September 12, 2013 - 1:42am

## calculating for makng bread in larger quantities

Can anyone help,

shortly I will be trying to make bread in larger quantities from 2 loafs to approx. 20 loafs. Can anyone tell me how I calculate my measurements and percentages?

Normally I use an 18 month old rye starter , and create a leven as the main rising agent for my bread.

Thanks

Hi jofl,

Probably the easiest way into recipe formulation is to look at the Bread Bakers' Guild of America website here: http://www.bbga.org/bread/bakers_percentage and in particular this article: http://www.bbga.org/files//BakersPercent-Healea.pdf

This system is adopted by many US bakers, so it is creating a recognisable standard and I recommend you give this document plenty of attention first of all. I note you are UK based, as am I. The only difficulty I have with the US system is it doesn't really show at a glance what the % pre-fermented flour is, and the relationship between pre-ferment portion and final dough is slightly problematic. If you want to see the changes I have made, just look at the formulae for the recipes in my blog; this is a good example: http://www.thefreshloaf.com/node/29875/baking-powburn-show-2012-my-account-codrutas-visit

But in simple parlance, you assume that the flour in the formula totals 100, and express the other ingredients as a proportion of that 100. Everything in Bakers % is done by weight; no measuring is involved, hoorah!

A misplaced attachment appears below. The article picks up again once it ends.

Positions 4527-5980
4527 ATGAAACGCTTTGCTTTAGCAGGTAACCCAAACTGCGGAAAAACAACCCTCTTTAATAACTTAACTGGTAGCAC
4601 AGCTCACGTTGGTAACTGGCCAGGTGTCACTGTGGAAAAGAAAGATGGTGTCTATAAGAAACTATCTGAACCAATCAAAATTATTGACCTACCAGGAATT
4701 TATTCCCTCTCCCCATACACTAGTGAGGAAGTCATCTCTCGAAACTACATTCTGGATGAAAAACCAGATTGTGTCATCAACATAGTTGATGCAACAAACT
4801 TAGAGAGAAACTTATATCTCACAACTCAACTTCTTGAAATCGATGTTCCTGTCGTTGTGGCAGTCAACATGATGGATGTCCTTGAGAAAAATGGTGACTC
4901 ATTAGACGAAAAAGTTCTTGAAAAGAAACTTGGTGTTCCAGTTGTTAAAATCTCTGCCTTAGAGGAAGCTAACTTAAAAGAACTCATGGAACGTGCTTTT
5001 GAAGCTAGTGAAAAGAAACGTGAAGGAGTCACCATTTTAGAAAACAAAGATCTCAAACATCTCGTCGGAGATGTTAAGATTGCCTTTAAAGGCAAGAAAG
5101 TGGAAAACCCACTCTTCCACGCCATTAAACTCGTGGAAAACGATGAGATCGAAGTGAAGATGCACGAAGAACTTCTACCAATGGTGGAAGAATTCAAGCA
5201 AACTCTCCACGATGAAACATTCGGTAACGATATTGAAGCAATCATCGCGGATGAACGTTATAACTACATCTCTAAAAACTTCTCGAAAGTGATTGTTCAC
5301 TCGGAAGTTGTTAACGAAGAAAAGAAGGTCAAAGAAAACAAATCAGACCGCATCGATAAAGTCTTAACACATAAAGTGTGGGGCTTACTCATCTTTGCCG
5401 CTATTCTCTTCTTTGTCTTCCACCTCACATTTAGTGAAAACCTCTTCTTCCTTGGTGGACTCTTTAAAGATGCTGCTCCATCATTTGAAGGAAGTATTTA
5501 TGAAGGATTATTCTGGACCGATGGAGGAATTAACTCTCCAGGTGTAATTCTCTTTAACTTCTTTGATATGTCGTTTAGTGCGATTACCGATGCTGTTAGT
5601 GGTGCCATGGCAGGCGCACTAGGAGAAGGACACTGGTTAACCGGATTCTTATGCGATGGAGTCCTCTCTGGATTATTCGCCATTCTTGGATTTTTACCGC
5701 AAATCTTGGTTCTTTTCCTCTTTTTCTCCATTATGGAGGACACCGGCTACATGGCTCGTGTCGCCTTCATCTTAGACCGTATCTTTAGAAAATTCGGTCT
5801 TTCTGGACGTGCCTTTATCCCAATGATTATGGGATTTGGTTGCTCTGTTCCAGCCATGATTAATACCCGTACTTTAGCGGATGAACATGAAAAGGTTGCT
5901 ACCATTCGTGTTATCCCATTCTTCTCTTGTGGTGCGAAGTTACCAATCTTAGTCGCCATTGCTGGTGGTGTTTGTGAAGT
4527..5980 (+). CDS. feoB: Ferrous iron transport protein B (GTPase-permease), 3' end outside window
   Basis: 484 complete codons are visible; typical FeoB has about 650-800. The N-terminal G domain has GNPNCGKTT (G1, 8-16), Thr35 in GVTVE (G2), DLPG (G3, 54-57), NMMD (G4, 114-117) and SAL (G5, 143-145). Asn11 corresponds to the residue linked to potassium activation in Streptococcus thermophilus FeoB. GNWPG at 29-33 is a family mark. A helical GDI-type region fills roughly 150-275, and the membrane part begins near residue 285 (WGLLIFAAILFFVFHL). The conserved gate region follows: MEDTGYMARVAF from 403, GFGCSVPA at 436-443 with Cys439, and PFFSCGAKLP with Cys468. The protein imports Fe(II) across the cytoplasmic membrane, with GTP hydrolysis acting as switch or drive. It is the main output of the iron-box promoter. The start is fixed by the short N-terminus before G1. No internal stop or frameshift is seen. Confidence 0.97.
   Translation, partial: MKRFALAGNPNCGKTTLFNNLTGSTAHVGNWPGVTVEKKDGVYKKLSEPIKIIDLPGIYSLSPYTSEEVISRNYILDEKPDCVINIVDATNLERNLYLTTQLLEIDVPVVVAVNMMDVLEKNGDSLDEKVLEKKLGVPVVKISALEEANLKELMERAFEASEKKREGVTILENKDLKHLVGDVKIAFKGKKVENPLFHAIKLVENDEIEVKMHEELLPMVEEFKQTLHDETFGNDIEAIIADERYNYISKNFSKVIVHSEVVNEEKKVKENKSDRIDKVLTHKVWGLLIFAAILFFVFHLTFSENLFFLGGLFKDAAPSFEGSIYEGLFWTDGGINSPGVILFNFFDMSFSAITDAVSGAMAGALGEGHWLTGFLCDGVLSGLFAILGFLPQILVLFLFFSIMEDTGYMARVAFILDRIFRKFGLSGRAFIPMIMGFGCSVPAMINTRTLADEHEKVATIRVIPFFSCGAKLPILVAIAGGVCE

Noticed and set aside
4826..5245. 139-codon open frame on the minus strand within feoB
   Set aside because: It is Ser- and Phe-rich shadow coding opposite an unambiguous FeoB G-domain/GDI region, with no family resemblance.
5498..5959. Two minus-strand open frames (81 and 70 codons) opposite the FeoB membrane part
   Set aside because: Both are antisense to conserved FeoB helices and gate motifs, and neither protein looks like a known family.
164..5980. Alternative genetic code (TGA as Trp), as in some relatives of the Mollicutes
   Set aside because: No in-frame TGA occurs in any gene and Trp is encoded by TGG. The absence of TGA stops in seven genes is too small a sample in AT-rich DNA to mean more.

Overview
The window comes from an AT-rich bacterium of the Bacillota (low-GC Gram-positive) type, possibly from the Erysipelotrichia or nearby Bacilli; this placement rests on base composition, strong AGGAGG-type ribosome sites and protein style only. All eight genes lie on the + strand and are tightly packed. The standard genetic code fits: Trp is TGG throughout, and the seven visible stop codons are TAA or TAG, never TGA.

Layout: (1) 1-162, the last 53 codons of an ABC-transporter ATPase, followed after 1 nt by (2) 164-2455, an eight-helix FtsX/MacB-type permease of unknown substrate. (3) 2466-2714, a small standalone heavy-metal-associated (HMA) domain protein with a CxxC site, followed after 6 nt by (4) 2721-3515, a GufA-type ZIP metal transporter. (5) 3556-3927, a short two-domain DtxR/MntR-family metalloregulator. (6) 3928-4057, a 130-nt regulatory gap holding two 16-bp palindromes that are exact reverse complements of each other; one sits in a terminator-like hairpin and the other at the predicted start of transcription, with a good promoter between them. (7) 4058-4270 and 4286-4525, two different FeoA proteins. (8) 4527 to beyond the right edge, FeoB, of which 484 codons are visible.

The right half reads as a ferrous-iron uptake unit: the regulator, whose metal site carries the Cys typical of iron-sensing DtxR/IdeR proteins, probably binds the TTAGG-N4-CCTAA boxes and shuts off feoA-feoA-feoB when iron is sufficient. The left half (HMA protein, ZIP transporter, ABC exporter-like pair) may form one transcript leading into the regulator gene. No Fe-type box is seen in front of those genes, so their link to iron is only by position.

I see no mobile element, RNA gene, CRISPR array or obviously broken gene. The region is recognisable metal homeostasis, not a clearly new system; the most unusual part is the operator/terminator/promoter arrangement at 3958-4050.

You need to total up the ingredients when listed as above to give a % total. Then divide the total amount of dough required by this % total to give you a factor by which to multiply up your % formula to give you the required recipe. See example below:

Flour 100, Water 63, Salt 2, Yeast 2, TOTAL 167. Required amount of dough 2000g

Factor = 2000/167 = 12 [you always need to slightly round-up otherwise you will be short of dough!

Now you multiply your % figure for each ingredient by this factor to give your recipe as follows:

Flour 1200, Water 756, Salt 24, Yeast 24, TOTAL = 2004

Best wishes

Andy

Duh!!! didn't think of the simple ratio method -thanks Andy, ill have a look at your blog. Where in the UK are you ?

I'm in Northumberland; near Alnwick

Andy

dough 2000g - what weight are you making each of your loafs?

Hi again,

the illustration I gave is only an example of how to do Bakers %. It has no bearing on anything "real".

A

I second what Andy said. If you use weight to measure your ingredients, then scaling up or down suddenly becomes less problematic (as long as you're good at math), and for even better scaling, Bakers' Percents can't be beat. Even changing from different measurement systems (say US vs Metric) becomes no problem at all. There is only one unit of measure in Bakers' Percents, and that is the flour. Everything is weighed, and the weight of each ingredient is compared to the weight of the flour. So, if you have 70% water, that will be the same whether you are measuring 700g of water to 1000g of flour, or 3.5g to 5g or 35oz to 50oz or 385lbs to 550lbs!

on a scale that buying a new software makes sense, check out http://www.breadstorm.com/ I was a beta tester and the program functions really well.

Karin

I second Karin's recommendation above.

You might like to check our FARINE. She just posted a great piece on Bread Storm. Reviews seem very positive from the testers. ( I was not a tester. I just trust both Karin and MC's judgment knowing the quality of breads they bake and their overall general knowledge of baking. I am old-fashioned myself and prefer to crunch the numbers with my trusty kitchen calculator:)

Good Luck,

Janet